Iran Breaks Seals on Nuclear Plant

Now, an Iranian Exiled Opposition member says Iran has thousands of secret centrifuges!

This satellite image obtained from the private company DigitalGlobe shows a close-up view of facilities near the town of Nantanz, Iran, some 160 kilometers (100 miles) south of Tehran. Iran has secretly built thousands of centrifuge machines for its nuclear plant at Natanz, an exiled opposition figure alleged.(AFP-DigitalGlobe/File)

After Iran broke the seals on the Nantanz Nuclear Plant this morning an Iranian exile revealed that the nuclear site has several thousand centrifuges and had already committed violations before today:

Jafarzadeh, citing what he said was intelligence from the Iranian opposition and sources within the Iranian nuclear program, said Tehran had already committed serious violations before Tuesday.

“Iran has already manufactured as many as 5,000 centrifuge machines ready to be installed in Natanz, which is a clear breach of its agreements with the IAEA and the EU,” Jafarzadeh, former spokesman for the National Council of Resistance of Iran, said at a press conference here.

He said Iran had been continually building underground centrifuge cascade installation platforms at Natanz which could be used in the process of enriching uranium on a large scale suitable for a nuclear bomb.

Jafarzadeh released information in 2002 which amounted to the first outside glimpse into the Iranian nuclear program and which triggered International Atomic Energy Agency (IAEA) scrutiny.

He said that work at Natanz was now so advanced that construction could be finished by the middle of this year, though it was unclear when installation of enrichment facilities would be complete.

IRAN BROKE THE SEALS TO ITS NUCLEAR PLANT IN NATANZ TODAY,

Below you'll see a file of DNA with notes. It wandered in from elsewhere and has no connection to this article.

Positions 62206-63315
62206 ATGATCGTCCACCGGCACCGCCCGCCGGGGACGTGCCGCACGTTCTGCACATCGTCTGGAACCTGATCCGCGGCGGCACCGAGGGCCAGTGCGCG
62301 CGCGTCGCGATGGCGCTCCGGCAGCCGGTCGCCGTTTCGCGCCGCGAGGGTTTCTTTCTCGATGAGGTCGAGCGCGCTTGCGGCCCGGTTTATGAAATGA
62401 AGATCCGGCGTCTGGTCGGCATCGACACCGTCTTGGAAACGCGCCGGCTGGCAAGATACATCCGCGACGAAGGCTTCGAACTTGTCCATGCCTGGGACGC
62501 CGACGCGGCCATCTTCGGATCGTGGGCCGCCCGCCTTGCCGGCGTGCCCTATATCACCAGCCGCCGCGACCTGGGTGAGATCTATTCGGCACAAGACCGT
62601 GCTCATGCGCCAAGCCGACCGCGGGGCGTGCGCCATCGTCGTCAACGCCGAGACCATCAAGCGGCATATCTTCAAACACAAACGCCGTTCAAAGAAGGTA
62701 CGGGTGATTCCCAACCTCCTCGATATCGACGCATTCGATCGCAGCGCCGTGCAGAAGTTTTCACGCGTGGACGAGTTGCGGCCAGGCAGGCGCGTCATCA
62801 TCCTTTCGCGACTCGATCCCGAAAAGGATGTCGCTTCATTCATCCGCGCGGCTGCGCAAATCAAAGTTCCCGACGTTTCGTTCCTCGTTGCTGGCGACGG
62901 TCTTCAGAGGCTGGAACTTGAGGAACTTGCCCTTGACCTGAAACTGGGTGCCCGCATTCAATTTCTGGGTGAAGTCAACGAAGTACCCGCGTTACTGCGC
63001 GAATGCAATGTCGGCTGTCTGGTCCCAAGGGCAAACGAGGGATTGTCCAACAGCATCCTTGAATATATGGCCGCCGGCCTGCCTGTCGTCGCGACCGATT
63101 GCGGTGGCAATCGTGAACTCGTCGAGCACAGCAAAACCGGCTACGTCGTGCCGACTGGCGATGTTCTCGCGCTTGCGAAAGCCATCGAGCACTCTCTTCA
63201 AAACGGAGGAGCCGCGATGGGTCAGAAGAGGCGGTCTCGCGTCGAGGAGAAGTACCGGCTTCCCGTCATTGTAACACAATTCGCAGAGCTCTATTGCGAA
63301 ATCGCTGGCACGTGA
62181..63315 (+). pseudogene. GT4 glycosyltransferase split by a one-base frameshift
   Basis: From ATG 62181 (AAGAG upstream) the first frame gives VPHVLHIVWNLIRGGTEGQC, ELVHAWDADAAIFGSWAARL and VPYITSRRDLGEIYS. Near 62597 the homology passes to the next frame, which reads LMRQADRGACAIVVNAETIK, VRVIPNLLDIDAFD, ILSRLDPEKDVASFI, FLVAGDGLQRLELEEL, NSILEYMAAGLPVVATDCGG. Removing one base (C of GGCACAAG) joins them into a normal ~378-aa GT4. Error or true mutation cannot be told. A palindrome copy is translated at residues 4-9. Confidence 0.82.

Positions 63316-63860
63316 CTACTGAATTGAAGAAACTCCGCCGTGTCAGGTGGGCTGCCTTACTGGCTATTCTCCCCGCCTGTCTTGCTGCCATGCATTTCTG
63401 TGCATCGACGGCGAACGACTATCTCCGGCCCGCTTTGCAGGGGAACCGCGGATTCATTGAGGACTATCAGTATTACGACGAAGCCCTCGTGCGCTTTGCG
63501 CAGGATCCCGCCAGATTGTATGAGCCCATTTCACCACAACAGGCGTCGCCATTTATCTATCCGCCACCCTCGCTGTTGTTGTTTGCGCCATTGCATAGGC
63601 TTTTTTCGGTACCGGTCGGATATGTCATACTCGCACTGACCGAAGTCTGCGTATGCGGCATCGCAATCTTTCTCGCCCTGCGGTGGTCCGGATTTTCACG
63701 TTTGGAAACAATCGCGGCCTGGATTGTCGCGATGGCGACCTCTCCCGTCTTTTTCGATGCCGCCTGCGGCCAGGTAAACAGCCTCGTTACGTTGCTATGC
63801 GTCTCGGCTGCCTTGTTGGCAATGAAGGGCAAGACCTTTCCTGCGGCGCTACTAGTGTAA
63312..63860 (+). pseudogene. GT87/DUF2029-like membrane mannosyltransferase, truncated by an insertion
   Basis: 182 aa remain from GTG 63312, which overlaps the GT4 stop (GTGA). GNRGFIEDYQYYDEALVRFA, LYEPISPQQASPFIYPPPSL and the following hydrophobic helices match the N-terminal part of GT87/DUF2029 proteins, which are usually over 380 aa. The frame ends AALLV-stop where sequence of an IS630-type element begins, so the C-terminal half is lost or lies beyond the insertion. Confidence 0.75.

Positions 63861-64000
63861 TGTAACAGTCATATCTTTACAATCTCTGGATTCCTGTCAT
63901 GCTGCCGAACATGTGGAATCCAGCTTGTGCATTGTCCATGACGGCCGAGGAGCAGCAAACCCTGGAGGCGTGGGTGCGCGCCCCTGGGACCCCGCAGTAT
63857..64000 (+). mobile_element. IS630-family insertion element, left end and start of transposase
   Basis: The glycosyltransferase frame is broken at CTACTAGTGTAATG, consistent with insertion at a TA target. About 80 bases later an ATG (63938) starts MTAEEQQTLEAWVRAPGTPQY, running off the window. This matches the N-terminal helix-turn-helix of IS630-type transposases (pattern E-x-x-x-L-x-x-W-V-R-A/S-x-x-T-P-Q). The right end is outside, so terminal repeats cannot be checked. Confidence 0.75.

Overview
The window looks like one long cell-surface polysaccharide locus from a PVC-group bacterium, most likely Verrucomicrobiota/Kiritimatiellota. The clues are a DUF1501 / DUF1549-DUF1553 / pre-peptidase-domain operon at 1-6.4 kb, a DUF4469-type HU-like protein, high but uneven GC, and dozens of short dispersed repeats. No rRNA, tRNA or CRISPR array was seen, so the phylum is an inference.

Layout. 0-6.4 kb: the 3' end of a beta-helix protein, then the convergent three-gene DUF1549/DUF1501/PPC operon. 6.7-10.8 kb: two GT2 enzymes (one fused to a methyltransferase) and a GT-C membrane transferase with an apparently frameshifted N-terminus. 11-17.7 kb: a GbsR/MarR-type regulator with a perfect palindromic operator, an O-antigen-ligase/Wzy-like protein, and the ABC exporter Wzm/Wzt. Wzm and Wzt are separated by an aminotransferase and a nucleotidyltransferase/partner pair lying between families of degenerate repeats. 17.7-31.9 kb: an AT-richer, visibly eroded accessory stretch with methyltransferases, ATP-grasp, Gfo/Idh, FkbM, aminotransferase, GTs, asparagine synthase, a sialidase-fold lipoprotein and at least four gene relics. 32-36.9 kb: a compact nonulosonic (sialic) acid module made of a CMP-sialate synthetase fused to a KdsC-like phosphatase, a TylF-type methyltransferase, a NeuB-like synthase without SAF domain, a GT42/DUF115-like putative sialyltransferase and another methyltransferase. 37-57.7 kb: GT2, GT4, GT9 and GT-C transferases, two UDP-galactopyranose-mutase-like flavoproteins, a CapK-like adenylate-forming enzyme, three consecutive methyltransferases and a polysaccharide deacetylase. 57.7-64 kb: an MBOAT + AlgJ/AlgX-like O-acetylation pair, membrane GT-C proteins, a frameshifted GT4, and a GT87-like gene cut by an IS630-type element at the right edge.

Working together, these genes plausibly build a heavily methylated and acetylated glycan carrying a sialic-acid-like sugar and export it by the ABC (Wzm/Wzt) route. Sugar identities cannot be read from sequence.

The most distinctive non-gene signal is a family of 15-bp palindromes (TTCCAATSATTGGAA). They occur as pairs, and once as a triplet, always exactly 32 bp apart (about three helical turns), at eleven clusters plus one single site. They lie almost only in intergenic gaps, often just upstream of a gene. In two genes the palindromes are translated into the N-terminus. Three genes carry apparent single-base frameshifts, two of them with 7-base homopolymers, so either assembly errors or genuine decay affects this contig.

VIDEO HERE

Iran in an earlier confession admitted that it had deceived nuclear inspectors for years, although it continues to insist that its program is meant for peaceful purposes only. However, the US and to some extent European governments claim that the Natanz site is part of a long-suspected nuclear weapons program that is more advanced than the Iraqi program was at its height under Saddam Hussein’s rule.

A view of Natanz uranium enrichment facility, 155 miles south of the Iranian capital of Tehran, March 30, 2005. The U.N. nuclear watchdog confirmed on Tuesday that Iran has broken U.N. seals at the Natanz facility, setting the stage for a showdown between the Islamic republic and the West. (Raheb Homavandi/Reuters)

Iran broke the international seals to its nuclear plant and will resume nuclear research at the facility today:

The move ends a two-year suspension of research, and could result in Tehran being referred to the UN Security Council for possible sanctions.

France called the move a “grave error”, and the UK said the world was running out of patience with Iran.

Western countries fear Iran’s nuclear programme could be used to make atomic bombs, but Tehran denies such a goal.

It says the project is for the peaceful production of energy only.

The resumption of research on Tuesday at the Natanz site suggests all of Iran’s nuclear activities, apart from uranium enrichment – a key stage in making a nuclear bomb – have been revived.

The US and EU immediately condemned the latest move.

Gregory Schulte, the US ambassador to the IAEA, said it showed Iran’s “disdain for international concerns and its rejection of international diplomacy”.

Iranian observers were stunned with the boldness of the move by the mullahcracy:

Iran has been warned by the United States, Britain, France and Germany that any enrichment of nuclear fuel would constitute a “red line” it must not cross, or risk swift referral of the matter to the IAEA’s governing board, and from there to the United Nations Security Council.

“When we learned last week that Iran was going to resume some ‘research and development’ work at Natanz, we assumed there would be some modest initial activity, such as the production of centrifuge components, but this is a much bigger step,” said Robert Einhorn a former assistant secretary of state for nonproliferation who is now with the Center for Strategic and International Studies.

Einhorn added that mastering the operation of a 164-centrifuge cascade — such as the one at Iran’s Natanz facility — is a “significant milestone” giving Iran important experience in overcoming the technical hurdles of uranium enrichment that can be transferred to larger cascades.

On Thursday, January 5, Condoleezza Rice warned Iran not to restart research and development work on uranium fuel, which can be used in nuclear weapons, and signaled that U.S. patience with European-led talks on Iran’s nuclear program was all but at an end.

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